Thursday, SI.com reported retiring Ravens linebacker Ray Lewis was on the verge of joining ESPN to begin his television career. Lewis has always been highly thought of as a potential television star given his intensity, thoughtfulness, and vibrant personality. In fact, Lewis is such a wanted asset for the networks that he's found a television home even before his playing days have officially ended.
There are few athletes whose future media careers would warrant mainstream recognition and coverage within the sport - Ray Lewis is one of them. With Richard Deitsch of SI breaking the news, it put ESPN in the amusing situation of covering news about themselves.
ESPN.com published an article referencing the SI.com report and relaying the news of Ray Lewis signing with ESPN. An ESPN spokesman also declined comment when contacted by the ESPN.com news service.
So we have ESPN denying comment to ESPN about ESPN's hiring of Ray Lewis.
Makes sense, right??
"Baltimore Ravens linebacker Ray Lewis, who will retire at the end of this season, is close to signing a multiyear contract with ESPN, according to a published report.
Lewis is expected to have a significant role on "Monday Night Countdown" while being featured on numerous platforms, multiple sources told SI.com. An ESPN spokesperson declined comment when contacted Thursday morning.
According to the report, Lewis and his representatives met during the season with several NFL broadcast networks."
This dizzying sequence is easy to poke fun at, but it's actually a very good thing.
Critics of ESPN point to the network's business interests as controlling everything the network does from pulling the strings of realignment, to the Longhorn Network, to which players and teams are hyped, and everything in between. With a company as large, powerful, and valuable as ESPN, it's natural for these concerns to exist.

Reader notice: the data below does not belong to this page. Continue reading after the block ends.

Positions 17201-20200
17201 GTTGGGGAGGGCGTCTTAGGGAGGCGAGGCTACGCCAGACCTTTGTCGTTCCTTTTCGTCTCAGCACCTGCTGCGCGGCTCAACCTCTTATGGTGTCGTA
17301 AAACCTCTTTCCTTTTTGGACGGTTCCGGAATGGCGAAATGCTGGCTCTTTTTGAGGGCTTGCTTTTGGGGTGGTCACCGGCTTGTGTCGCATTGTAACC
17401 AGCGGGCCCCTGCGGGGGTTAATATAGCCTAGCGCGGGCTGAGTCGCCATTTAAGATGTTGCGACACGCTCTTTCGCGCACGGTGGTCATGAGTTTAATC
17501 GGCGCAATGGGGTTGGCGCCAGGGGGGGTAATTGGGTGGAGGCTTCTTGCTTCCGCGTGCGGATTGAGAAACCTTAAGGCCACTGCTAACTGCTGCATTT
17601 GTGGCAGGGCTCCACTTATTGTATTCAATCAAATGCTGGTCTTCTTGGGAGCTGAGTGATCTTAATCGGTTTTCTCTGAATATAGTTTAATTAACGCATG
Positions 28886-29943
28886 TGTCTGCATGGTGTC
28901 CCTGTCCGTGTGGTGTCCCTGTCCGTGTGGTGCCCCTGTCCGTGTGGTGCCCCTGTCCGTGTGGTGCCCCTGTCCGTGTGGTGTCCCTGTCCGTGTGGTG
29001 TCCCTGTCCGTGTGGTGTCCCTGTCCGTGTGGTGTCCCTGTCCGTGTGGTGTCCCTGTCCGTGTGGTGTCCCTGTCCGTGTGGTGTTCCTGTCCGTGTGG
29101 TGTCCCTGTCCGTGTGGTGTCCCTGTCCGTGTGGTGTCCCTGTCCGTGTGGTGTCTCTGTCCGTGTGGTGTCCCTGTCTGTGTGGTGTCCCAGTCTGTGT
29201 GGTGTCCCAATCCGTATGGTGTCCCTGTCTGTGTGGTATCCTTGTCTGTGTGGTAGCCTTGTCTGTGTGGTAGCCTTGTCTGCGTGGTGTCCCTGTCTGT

But this article, as ridiculous as it may seem, shows the separation of church and state between the business and reporting arms of ESPN. Brett McMurphy talked about this phenomenon on his visit to the AA Podcast and it's happened to him before. Of course someone at the news desk could walk upstairs and get this question answered about Ray Lewis. As important as Ray Lewis' TV career may or may not be, it should give you at least a small token of reassurance that ESPN didn't feed their news department this story on a silver platter.
Yep, this makes perfect sense. A great illustration of the problem you get into when one organization tries to play two conflicting roles: Journalism, and purveyor of commercial content. The only solution is for said organization to stop pretending to do journalism, and leave that to other parties who aren't being paid by the people they are trying to report on.